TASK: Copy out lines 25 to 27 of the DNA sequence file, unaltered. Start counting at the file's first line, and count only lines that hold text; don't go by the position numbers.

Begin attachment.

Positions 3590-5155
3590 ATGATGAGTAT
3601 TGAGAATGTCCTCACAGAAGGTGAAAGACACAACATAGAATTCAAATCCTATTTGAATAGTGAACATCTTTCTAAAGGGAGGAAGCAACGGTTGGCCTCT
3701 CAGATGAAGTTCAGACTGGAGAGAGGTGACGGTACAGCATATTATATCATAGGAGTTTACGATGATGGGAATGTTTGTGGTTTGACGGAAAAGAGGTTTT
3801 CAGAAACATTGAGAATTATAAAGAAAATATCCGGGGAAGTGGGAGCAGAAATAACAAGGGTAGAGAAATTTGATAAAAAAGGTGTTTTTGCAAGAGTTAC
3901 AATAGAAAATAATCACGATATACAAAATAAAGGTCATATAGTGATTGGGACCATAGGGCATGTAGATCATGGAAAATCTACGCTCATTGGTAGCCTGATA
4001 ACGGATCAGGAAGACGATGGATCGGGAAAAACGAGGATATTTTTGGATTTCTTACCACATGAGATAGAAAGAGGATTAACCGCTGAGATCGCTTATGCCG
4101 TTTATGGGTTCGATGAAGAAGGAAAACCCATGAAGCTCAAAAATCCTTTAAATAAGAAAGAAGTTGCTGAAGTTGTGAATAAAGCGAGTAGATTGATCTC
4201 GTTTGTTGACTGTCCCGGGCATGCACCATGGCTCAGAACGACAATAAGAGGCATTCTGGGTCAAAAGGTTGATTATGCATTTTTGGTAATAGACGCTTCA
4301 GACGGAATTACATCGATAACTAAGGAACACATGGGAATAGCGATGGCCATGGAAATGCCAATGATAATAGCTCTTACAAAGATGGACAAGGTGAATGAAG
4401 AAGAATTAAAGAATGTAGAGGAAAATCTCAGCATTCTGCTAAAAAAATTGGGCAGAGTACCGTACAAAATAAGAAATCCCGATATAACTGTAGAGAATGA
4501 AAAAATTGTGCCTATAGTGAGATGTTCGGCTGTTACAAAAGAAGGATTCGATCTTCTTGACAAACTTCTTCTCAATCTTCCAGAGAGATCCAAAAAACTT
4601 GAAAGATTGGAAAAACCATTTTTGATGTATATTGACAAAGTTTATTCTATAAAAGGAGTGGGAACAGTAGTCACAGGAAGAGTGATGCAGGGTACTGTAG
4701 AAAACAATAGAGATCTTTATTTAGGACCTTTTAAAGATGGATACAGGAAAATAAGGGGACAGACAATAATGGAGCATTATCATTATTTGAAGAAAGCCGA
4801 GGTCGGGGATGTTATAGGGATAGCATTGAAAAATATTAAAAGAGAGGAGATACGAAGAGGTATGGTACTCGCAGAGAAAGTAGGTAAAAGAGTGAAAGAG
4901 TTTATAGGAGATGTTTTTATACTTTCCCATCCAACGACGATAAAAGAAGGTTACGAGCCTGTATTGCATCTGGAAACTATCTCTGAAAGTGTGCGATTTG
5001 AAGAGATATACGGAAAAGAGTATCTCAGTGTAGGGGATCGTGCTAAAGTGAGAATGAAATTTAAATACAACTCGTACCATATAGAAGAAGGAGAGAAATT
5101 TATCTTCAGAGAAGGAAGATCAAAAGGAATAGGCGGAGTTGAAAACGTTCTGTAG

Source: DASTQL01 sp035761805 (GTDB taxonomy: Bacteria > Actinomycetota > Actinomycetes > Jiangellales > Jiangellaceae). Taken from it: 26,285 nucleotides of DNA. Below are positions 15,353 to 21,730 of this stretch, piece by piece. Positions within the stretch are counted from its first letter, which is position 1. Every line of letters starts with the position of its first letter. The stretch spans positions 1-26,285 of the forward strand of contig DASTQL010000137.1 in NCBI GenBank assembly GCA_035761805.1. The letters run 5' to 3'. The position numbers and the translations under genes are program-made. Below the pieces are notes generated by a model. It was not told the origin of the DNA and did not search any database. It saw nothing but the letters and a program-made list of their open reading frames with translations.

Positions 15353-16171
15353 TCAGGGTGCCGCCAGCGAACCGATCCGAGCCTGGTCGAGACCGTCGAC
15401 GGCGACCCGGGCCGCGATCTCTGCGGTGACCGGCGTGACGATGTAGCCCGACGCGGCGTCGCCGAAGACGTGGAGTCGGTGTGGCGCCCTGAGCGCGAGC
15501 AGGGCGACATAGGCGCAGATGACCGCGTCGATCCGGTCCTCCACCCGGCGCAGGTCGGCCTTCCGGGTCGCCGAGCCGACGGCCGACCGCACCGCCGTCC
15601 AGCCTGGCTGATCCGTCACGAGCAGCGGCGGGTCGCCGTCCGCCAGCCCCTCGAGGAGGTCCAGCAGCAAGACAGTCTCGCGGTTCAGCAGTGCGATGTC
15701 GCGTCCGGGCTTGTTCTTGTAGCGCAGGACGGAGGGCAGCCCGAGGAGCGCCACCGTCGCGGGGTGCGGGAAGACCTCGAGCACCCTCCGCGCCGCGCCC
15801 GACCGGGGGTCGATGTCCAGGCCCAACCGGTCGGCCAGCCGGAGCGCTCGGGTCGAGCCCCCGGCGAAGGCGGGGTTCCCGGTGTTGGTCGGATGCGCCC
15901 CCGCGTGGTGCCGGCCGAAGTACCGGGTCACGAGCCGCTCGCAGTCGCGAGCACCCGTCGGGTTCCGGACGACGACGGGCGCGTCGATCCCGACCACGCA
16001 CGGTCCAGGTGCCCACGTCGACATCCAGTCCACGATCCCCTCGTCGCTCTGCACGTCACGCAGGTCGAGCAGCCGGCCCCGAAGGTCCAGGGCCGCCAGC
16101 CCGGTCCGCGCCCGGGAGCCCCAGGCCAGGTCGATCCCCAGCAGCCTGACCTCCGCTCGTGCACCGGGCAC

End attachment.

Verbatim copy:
15701 GCGTCCGGGCTTGTTCTTGTAGCGCAGGACGGAGGGCAGCCCGAGGAGCGCCACCGTCGCGGGGTGCGGGAAGACCTCGAGCACCCTCCGCGCCGCGCCC
15801 GACCGGGGGTCGATGTCCAGGCCCAACCGGTCGGCCAGCCGGAGCGCTCGGGTCGAGCCCCCGGCGAAGGCGGGGTTCCCGGTGTTGGTCGGATGCGCCC
15901 CCGCGTGGTGCCGGCCGAAGTACCGGGTCACGAGCCGCTCGCAGTCGCGAGCACCCGTCGGGTTCCGGACGACGACGGGCGCGTCGATCCCGACCACGCA